The Falling


Cast: Maisie Williams, Florence Pugh, Maxine Peake, Greta Scacchi, Monica Dolan, Joe Cole

Director: Carol Morley

Running Time: 1 hour 40 minutes

by Jericho Cerrona

Coming-of-age story, sexual awakening melodrama, psychological teen horror film--where exactly writer-director Carol Morley's The Falling fits into the genre spectrum is debatable, but what's most interesting is the way Morley (formerly a documentarian) attempts to get at something universal through suggestion and atmosphere rather than standard plotting. There's a kind of deranged, hermetically sealed environment at the center of the story taking place at an all-girls school circa 1969, which hints at more insidious (possibly supernatural) undertones. Using discordant editing, atmospheric transitions, and a folksy score by Everything But The Girl's Tracey Thorn, The Falling curbs liberally from Peter Weir's Picnic at Hanging Rock and Sofia Coppola's The Virgin Suicides, both superior representations of similar themes, but nonetheless remains a darkly comic and unnerving experience before falling apart in its final reel. It's a film which posits intriguing notions about the wonder and confusion regarding encroaching adulthood and shared psychic trauma, only to cop out in an unconvincing stab at explaining everything. It's almost as if the picture's third act was modulated to please test audiences allergic to ambiguity.

The film centers on the friendship between 16-year-old Lydia (Maisie Williams from Game of Thrones) and Abbie (Florence Pugh in a striking debut), two young girls whose rejection of the repressive English school norms formulates both their developing worldview as well as their burgeoning sexuality. Abbie has recently lost her virginity, which creates something of a barrier between her and the other girls at the school, and beyond the mandated long skirts and rules against smoking, Abbie's transition creates a confusing dichotomy for Lydia, especially considering her brother (Joe Cole) is also smitten with the fetching blonde beauty. There's also familial strife in the form of Lydia's catatonic mother (Maxine Peake, looking like she wandered in from a David Lynch film) and the usual stiff-lipped conservative matriarchs of the school (including Greta Scacchi as a stern teacher). When tragedy strikes, Lydia's world goes into a tailspin, triggering bizarre fainting spells amongst the young girls throughout the school. The sight of near-orgasmic collapsing bodies is deemed "hysterical contagion" by doctors, promoting suspicion that there's some kind of mass suggestion going on, similar to what a skilled stage hypnotist can conjure. But what's really going on here? The strength of Morley's direction, accentuated by Williams' impressively twitchy performance and cinematographer Agnes Godard's painterly lensing, is that it's never exactly clear why these strange things are occurring and to what extent it may be something more otherworldly.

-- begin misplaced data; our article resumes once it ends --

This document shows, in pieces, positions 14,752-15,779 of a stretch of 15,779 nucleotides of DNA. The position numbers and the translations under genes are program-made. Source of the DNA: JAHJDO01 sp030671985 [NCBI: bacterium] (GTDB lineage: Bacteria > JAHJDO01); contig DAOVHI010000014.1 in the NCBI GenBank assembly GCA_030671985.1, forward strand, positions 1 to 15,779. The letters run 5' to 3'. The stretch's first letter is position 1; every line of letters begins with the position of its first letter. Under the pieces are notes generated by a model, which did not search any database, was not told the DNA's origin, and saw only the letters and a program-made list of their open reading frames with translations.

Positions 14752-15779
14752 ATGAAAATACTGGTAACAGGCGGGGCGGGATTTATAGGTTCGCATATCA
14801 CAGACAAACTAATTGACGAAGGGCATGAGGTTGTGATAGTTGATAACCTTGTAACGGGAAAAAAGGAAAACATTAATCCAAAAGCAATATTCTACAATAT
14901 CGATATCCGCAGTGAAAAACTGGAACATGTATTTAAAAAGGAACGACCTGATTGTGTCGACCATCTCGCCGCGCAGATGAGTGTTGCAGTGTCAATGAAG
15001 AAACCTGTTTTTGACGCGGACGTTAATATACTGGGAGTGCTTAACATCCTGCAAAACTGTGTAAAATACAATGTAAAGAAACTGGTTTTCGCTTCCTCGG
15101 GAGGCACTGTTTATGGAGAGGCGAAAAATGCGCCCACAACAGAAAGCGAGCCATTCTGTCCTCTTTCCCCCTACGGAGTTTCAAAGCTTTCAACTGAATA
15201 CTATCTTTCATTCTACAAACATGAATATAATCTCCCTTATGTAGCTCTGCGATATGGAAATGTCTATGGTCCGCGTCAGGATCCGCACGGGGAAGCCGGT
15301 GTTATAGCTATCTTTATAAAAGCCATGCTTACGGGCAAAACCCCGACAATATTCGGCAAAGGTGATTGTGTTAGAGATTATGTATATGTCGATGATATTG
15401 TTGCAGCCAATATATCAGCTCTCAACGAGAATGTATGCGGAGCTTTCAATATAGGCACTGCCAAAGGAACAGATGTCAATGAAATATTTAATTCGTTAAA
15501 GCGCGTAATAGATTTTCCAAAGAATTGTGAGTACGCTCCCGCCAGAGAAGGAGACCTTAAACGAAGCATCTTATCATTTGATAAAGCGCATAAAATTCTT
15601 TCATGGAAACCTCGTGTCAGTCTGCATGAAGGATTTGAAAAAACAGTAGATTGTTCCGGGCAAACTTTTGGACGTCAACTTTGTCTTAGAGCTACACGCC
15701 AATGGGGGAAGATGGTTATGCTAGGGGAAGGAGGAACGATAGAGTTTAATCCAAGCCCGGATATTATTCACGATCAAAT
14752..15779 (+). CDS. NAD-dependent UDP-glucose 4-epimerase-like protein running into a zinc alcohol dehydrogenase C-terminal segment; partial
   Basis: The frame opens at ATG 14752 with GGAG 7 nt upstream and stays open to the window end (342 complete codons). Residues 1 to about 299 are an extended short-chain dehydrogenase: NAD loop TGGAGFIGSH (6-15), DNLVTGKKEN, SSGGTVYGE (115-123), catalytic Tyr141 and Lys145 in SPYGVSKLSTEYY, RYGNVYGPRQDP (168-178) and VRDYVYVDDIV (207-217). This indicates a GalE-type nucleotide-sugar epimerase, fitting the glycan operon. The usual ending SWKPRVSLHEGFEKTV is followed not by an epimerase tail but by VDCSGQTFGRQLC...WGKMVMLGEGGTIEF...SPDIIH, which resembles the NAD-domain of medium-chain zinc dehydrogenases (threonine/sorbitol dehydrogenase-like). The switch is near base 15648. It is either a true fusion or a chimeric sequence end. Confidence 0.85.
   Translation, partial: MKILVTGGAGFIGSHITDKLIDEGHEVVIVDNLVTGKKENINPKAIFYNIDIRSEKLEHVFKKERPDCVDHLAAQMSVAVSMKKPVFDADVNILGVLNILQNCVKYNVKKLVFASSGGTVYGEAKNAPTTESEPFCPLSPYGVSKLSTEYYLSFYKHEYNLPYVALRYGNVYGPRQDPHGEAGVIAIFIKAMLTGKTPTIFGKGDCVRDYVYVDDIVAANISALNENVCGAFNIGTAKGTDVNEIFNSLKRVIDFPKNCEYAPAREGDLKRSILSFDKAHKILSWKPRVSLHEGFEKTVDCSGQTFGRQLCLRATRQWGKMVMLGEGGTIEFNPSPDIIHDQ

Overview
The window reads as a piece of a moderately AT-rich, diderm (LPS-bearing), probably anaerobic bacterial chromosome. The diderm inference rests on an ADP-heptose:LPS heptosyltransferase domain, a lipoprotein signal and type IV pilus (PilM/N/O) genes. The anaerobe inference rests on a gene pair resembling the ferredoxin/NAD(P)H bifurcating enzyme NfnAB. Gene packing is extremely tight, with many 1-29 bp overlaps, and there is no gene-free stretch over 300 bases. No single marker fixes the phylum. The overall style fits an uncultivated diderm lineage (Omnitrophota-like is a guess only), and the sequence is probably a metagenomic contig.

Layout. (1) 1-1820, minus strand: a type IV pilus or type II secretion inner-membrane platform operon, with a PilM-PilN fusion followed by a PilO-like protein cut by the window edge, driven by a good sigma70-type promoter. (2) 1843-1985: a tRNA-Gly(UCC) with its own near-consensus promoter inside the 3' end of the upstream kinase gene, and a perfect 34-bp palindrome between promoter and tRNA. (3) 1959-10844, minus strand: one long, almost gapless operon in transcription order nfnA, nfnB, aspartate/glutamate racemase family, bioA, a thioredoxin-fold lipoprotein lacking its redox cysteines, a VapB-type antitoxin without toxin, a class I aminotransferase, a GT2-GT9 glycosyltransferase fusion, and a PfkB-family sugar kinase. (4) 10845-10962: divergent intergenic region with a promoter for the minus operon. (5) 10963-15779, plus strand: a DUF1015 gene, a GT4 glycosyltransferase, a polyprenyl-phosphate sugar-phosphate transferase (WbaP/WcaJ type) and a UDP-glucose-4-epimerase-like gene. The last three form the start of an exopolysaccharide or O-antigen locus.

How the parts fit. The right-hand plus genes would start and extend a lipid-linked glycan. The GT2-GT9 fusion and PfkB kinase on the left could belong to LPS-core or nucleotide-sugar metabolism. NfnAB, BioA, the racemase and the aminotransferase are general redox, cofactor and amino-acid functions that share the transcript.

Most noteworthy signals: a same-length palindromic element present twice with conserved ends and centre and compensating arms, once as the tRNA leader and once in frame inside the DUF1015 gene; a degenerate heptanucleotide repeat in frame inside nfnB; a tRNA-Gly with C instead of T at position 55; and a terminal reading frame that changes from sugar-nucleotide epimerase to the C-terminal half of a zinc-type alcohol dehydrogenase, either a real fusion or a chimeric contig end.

Of course, after multiple scenes of mass swooning while horrified teachers look on, it becomes clear that Morley has very little actual narrative to wade through. Lyrical atmosphere over predictable story structure can be a good thing, and there's something refreshing about Morley's refusal, at least for the first two acts, to spoonfeed the audience, but the stylistic noodling begins to wear out its novelty after a while. Meanwhile, Tracey Thorn's score--lush, folksy, and unbearably twee, feels jarringly out of place within the context of a story that calls for a more rumbling, mood-based sonic assault. The idea of pervading female sexuality creeping into the prim and proper confines of late 60s English countryside is interesting, and Williams really nails Lydia's conflicting emotions--from confusion, awe, anger, to undeveloped sexuality. However, whatever erie spell the film may have cast for it's first two thirds completely deflates once Lydia's torrid backstory is unearthed, culminating in a final scene between mother and daughter that feels wholly tacked on. In a way, The Falling conjures a kind of weirdly comical evocation of adolescent angst mixed in with the British horror tradition (there are nods to the films of Ken Russell and The Wicker Man), but never quite reaches the transcendent heights to which it aspires.